“New tractors are everything and more when it comes to technology but still pose the same level of risk when not respected,” that was the message that Sean Gorman, area sales manager with Fendt Ireland, wanted to get across to the students of St Michaels College, Listowel, Co Kerry.
The students present were winners of a recent Safe Family Farms competition. They were selected from three finalists for ideas they submitted to make family farms in Ireland safer.
Fendt sponsored the ESB Networks and Irish Farmers Journal Safe Family Farms partnership event which was recently held at Munster agricultural society showgrounds.
The competition was focused on farm safety but the event pinpointed tractor safety. The prize was an opportunity for the students to drive a brand new Fendt Vario 718 courtesy of local dealer Atkins, through the Fendt tractor driving experience.
The tractor was fitted with the most up-to-date technology, which included GPS steering. Every student got to experience this under the direction of Sean Gorman.
I spoke with Sean and asked him what the key safety messages for new modern tractors were.
“Tractors and machinery are getting bigger all the time. Modern tractors are more powerful, can travel faster and are bigger in size compared to those of previous generations."
The key message I want to get across to students today is to respect machinery. Even with all the new technology and safety devices, these tractors can still be dangerous in the wrong hands. Young people need to remember this when they get behind the wheel.”
Fendt and safety
Having experienced the VarioGuide track guidance on the curved course, Sean had set up a couple of obstacles. The Irish Farmers Journal asked Sean how important safety was to Fendt.
“Safety is extremely important to Fendt. Unfortunately, on-farm fatalities are still a serious issue in Ireland and a lot of these are related to farm machinery. Fendt have put particular emphasis on ensuring their tractors are safe. This also comes from making them as comfortable as possible for the operator.
“The more comfortable a tractor, the more alert and refreshed the operator is at the end of the day, meaning he is more alert to potential safety issues. Systems like VarioGuide Trac make the drivers life a lot easier as they don’t have to concentrate for hours on end to maintain a straight or curved line when working in a field.”
Students in the cab
Watching the students taking their turn in the cab to experience the tractor being guided around the course by the GPS system showed just how much technology has come on. Sean sat in the passenger seat all the times with the students as they took their turn in the driver seat. He said: “They thoroughly enjoyed it. A lot are from farming backgrounds and were really amazed with what the tractor could do with little or no input from them.”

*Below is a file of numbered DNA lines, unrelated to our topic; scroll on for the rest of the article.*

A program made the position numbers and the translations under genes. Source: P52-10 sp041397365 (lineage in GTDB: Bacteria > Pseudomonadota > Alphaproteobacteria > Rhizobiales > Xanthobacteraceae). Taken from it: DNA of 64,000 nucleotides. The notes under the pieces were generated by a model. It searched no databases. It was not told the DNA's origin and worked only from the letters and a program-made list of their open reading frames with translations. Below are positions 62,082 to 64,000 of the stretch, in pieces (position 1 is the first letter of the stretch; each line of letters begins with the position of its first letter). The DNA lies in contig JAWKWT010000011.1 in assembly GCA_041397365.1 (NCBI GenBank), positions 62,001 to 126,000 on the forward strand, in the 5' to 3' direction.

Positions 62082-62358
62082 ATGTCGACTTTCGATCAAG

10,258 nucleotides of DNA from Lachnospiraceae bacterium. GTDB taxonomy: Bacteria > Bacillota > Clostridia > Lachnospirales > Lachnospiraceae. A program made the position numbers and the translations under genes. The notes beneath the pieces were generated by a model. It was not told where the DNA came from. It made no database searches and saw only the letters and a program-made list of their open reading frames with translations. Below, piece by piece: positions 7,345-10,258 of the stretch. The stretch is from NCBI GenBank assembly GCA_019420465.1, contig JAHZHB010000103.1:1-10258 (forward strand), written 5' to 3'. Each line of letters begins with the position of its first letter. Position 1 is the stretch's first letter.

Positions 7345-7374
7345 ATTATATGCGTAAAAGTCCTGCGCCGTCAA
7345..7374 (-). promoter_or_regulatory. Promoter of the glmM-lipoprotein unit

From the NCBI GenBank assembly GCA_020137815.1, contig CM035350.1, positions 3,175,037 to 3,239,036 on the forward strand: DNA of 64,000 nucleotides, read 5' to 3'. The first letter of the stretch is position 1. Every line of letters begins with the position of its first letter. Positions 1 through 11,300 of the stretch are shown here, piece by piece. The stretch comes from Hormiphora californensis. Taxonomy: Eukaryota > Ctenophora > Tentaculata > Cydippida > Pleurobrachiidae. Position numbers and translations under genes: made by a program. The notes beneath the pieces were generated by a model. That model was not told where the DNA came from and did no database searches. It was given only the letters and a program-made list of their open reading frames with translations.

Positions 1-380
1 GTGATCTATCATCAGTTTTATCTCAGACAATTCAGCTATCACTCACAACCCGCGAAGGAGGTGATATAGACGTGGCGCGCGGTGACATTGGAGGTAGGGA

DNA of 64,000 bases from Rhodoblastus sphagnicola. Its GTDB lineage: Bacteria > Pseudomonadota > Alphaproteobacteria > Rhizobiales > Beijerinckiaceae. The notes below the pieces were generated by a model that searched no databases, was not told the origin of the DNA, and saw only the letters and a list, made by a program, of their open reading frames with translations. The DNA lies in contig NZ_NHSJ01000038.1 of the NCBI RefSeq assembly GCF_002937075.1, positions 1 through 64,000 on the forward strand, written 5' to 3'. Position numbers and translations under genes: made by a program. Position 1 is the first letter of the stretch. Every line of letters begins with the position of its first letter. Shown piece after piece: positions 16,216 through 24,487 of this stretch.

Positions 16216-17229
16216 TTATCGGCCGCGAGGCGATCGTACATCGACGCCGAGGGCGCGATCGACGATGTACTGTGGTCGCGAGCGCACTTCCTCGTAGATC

Safety lighting and mirrors
Sean pointed out a number of features which are often taken as a given, but which are all part of making tractors safer for operators and bystanders.
“Lighting is now a lot better on these tractors. This is not just beneficial for working at night but also for visibility to other road users.
“Even working in farmyards at night is now safer as more of the area around the tractor is better lit up. LED lights are brighter and standout better at night-time. Mirrors are now larger and fewer blindspots are present thanks to dual mirrors on both sides. A large mirror is fitted for a better rear view and a second mirror allows a clear view of the area beside the rear wheel which would have been previously out of view.”
When sitting in the cab this is clearly evident. The farmer in me couldn’t help but surmise it could also prevent a tyre getting damaged in a tight gap on a sharp stone. “Reversing cameras are also an option on this tractor with the feed displayed on the Vario terminal when reverse is selected. These are getting more common as the camera can be on the rear of the tractor or the implement with a number of cameras feeding into the one screen.
“Some tractors are even fitted with a reversing buzzer to warn unsuspecting bystanders of the tractor. Air brakes are standard on these tractors and they are also air-actuated. The big benefit here is the speed of response when the pedal is depressed – it’s instant.”
Looking to the cab, Sean pointed out the pneumatic cab suspension featured on the Fendt.
“This has a number of benefits. Comfort is the obvious one, but safety is a big part of this as the operator can travel in a more controlled fashion and not get thrown about as much if he hits an unexpected bump in the road or in the field. Also, at the end of the day, he won’t be as tired compared to a tractor without this feature”.